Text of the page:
Also, my puppy was from a friend who does backyard breeding (didn't realize this fact until *after* I got the puppy), and supposedly cockers are very overbred and typically inbred (which is true in this situation), and their temperament is very hard to predict if you don't get them from highly esteemed breeders.<br><br>
That's not to say there aren't some great tempered cockers out there, it just means that care is not being given to the breeding, so *generally* there are a lot of problems with them.<br><br>
Anyhow, we decided that the trainer would take my puppy, train her, work with her behavioral problems, and then find her the perfect home suited for her personality, etc.<br><br>
She came and got her earlier this week, and things are going great. She lives on 20 acres with 5 other cockers, so the puppy has been having a blast. She did say that the puppy has the worst submissive peeing problem she's ever seen in a cocker puppy (compliments to being talked into getting her at 5 weeks when everything scares the poor things), but she has excellent endurance, a sunny personality and great potential.<br><br>
She's even already found the puppy a new home in San Diego, with an older couple who just lost their cocker to cancer. They are reputable cocker hunting trainers, so that's what my puppy will be. She will be a great companion dog for this couple as well as an excellent hunting dog (in a sporting sense).<br><br>
So all has worked out well, and I'm extremely happy she gets to go to such an amazing home! She will live a very happy life.<br><br>
In the meantime, I've learned a LOT about different breeds and their temperaments, and realized that just because a dog is cute doesn't mean their temperament will work out for your family.<br><br>
I've currently decided to get a rescue dog, probably a much bigger dog, and an older dog. I've been looking on the Animal Planet breed selector list and done their quiz. I think something like a labrador retriever or golden retriever, mix of the two, or with someone else - calm but active - is what we'll look for.<br><br>
We have a few things to work through right now, plus finish fencing our yard, and I think then it will be time (a few months+).<br><br>
Thanks for everyone's suggestions and insights. I have learned so much from this experience. Not to mention I truly understand now how important it is to avoid backyard breeders, and rescue a sweet dog that might not have a chance otherwise!<br><br>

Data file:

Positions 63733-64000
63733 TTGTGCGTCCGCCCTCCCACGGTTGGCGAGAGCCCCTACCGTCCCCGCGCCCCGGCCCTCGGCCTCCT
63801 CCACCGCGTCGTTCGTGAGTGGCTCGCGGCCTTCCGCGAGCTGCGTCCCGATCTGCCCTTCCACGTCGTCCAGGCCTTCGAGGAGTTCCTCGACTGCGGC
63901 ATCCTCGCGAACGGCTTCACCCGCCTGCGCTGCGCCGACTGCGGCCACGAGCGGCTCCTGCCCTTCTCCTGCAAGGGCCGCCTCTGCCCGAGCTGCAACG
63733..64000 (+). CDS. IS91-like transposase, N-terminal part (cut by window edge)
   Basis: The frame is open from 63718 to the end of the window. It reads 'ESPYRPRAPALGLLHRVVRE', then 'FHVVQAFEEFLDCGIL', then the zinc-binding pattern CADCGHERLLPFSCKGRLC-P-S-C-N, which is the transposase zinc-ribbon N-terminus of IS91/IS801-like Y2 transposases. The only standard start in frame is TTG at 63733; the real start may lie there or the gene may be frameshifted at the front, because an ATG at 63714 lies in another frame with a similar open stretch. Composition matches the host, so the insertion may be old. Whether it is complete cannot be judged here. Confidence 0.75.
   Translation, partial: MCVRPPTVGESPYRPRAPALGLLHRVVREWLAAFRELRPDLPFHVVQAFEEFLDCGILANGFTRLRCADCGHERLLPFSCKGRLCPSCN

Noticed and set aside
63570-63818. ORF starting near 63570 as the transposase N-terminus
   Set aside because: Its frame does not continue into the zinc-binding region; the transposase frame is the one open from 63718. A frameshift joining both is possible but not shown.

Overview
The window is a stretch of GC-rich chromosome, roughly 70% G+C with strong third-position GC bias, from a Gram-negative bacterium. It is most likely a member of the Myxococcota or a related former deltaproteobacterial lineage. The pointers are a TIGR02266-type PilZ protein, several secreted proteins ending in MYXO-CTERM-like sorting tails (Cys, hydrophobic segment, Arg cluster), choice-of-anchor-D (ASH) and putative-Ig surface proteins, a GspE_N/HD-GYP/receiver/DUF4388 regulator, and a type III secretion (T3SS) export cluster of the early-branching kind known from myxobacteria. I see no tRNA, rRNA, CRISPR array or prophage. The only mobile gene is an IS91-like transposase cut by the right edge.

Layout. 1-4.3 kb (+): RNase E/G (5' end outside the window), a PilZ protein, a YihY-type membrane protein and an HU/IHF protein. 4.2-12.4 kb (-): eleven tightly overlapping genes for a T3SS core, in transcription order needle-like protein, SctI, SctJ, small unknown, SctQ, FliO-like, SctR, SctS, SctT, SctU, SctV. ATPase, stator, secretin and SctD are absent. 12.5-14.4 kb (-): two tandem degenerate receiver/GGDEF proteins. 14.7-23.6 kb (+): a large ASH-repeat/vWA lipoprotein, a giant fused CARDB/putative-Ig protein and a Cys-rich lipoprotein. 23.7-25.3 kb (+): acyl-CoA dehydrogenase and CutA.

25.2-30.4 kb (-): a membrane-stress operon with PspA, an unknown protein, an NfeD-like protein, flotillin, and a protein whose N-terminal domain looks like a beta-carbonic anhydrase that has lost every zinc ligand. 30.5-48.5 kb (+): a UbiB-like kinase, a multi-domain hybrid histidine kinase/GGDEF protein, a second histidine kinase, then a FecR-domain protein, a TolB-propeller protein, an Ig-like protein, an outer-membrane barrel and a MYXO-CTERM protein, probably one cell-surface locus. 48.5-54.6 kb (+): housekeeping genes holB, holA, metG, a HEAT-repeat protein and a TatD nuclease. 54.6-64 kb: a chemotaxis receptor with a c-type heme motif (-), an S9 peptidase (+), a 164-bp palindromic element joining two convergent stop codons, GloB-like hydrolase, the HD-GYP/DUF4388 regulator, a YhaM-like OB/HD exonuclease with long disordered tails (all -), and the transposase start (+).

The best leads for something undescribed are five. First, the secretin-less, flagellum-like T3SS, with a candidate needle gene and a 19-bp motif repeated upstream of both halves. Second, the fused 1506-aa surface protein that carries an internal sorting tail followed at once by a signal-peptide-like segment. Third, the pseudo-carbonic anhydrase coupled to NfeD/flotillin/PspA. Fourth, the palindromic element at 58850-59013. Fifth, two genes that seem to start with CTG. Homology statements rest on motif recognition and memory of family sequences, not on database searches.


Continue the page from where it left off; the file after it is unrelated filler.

Thanks again,<br>
Sarah
 

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I hadn't read this thread before, but I am SOOO glad you rehomed that dog. It sounds like the pup will be much happier in her new home, and you'd be happier with a different dog.<br>
Unfortunately, I know how it feels to get the wrong breed. It's heartbreaking isn't it, to know that you made a huge mistake (even though it was before you knew better). As they say, when you know better, you do better.<br><br>
Hopefully you'll get lots of good advice on which breeds would be best suited to your family. I did the animal planet selector, and it wasn't very accurate, I found. It suggested dogs that had high excercise needs, and that was just about the only thing that I am SURE I don't want. lol<br>
Here are two sites that I am finding very helpful<br><a href="http://www.yourpurebredpuppy.com/" target="_blank">http://www.yourpurebredpuppy.com/</a> (I love that this one is sooo honest and blunt)<br><a href="http://www.dogbreedinfo.com/index.htm" target="_blank">http://www.dogbreedinfo.com/index.htm</a>
 

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I got the wrong breed of dog many years ago . . .from a PUPPY MILL. <img alt="" class="inlineimg" src="http://www.mothering.com/discussions/images/smilies/greensad.gif" style="border:0px solid;" title="greensad"> I did no research-- he was small (a fox terrier), wouldn't shed (my then boyfriend was allergic to other types), and I thought since I was buying him from a small, family pet shop in a little town he was from a breeder (but did I ask? NO).<br><br>
Anyway, it took me years to housetrain him. 6, to be exact. I took him to private trainers that said they'd never met a dog like him. I could never get him to walk correctly on a leash (and we lived in an apt., so I had to walk him several times a day). He also did not get along with my now-DH's cats. (We had to keep them in separate rooms.) Before we had children, we decided we had to find him a new home since I couldn't walk him with the children (he was too out of control). It took me a year to find the right home-- I needed someone who knew fox terriers and loved them, and someone who would keep him as an indoor dog.<br><br>
We found a home for him with a retired man who loved f. terriers . . .he let the dog have his own bedroom. <img alt="" class="inlineimg" src="http://www.mothering.com/discussions/images/smilies/lol.gif" style="border:0px solid;" title="lol"> His DD had a fox terrier who was even in their family picture, so we knew it was all good. We visited him several months later and both the dog and man were very happy!<br><br>
Ack. Live and learn! I'm glad it worked out!